On top of all this time management, I encourage the team to invest their ideas into the project. No one gets into games because of a lifelong dream to follow someone else’s direction, so remember that. Remember that your team, the people you trust, have ideas that are worth implementing. People that are creatively invested already have an edge on burnout.
What I Communicate to Our Partners
I know this is not a universal truth, but I promise you that every single funding partner I’ve ever worked with has been understanding when I’ve needed to put the health and wellbeing of my team ahead of a deadline.
The video game industry is a business, and business drives towards profit and deadlines with the dedication of a steamliner. It may feel like the people that have funded you or supported you require everything to be delivered on time, under budget, and without exception. It can be scary to advocate for your team in the face of a partner that controls the purse strings, but I promise you that the people you are partnered with are human beings. They’ve been sick. They’ve lost people. They’ve had bad days. They will understand if you need more time because people need time off. They will understand that you’re not going to crunch.
I always start out any conversation with a potential funder from a place of clarity — what is our scope, and what are the features we need to build? How much contingency is there? How flexible are we on timelines? As a note, a lot of people can be willing to let time slip if they have enough notice, but this may not always result in an increase of budget. Treating your partners like people, communicating to them early and often, and respecting their needs is a great way to make sure they treat you the same way, and that they’ll be understanding when you need to advocate for the health and well-being of your team.
What I Encourage In Myself
All of this talk of best practices is nothing if you don’t follow them yourself. Speaking to my fellow founders and directors, I can’t stress this enough: take the leave. Take time off. And take it before you drive yourself to the point where you need to take a whole month off for your health. Trust me.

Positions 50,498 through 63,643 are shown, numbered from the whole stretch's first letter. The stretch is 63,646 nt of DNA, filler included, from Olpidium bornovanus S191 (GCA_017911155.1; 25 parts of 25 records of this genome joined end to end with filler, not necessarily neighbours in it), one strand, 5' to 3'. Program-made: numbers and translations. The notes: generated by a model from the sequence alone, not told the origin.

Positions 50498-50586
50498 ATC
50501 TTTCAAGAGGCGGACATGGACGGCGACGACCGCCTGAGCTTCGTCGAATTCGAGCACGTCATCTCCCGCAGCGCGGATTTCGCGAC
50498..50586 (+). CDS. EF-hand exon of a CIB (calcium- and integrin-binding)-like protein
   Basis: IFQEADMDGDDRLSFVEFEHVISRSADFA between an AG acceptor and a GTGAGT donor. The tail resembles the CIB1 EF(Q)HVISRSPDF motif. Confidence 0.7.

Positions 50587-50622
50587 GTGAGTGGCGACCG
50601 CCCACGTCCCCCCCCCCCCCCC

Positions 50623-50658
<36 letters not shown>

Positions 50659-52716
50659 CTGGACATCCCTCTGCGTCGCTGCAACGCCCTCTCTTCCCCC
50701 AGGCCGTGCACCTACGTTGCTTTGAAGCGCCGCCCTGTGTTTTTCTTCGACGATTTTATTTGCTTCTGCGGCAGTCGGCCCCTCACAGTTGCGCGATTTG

One thing I do my best to enforce for myself is an open and honest communication of my emotions. Am I stressed? Do I feel tired? Acknowledging where I’m at can help me communicate to the team what they can expect from me from a capacity standpoint, but also helps model a level of physical and emotional check in that I feel is incredibly helpful.
I also have a certain amount of joyous nihilism when it comes to making video games. The market is chaos, and is completely unpredictable. Your best efforts to make the biggest game imaginable could be completely eclipsed by a DLC drop or a stealth announcement on the same day as your release. There is nothing you can do to ensure your game will be a success.
I need to repeat this: there is nothing you can do in your development to ensure that your game is a success.
And so I encourage myself to remember this: If there is no guarantee of success, then the only thing that matters is how you treat people. The environment you cultivate, the way you encourage growth, and your efforts to make folks feel safe — these are the only things you can control.
It’s A Lot
This list asks a lot. Hire HR. Encourage leave. Let milestones slip. Give up some creative control to your team. Acknowledge you may never make money. These are all difficult things to embrace and they all cost something (especially that last one). For each of these measures, you can find a shortcut that would increase profits, I’m sure, but the hard truth is that sustainability, and building a team, costs money.
Just as hiring good talent means spending a competitive salary, keeping good talent means making sure that the environment you’ve created for them has processes that make them want to stay around. It is work. But it is worth it.
We’re not making sustainable studios because it means we get to hoard the best talent in the industry. We’re doing it for other reasons. We’re doing it because these are people that are willing to show loyalty and support for the business you’re building — your dreams. Those are the people you should protect, elevate, and support. We’re doing it because the industry we work in is filled with “veterans” that have only worked for 6 years and retired, filled with stories of people burning out, of being hurt and discarded by companies making a profit. We’re doing it because we want to see a better future for video games.
I know that it will be worth it in the long run. In 40 years when I’m done making video games, or in 10 when we get to make our dream game, or in a month, when I get to come back from my leave to see what the team has been working on. I know it’s going to be something spectacular.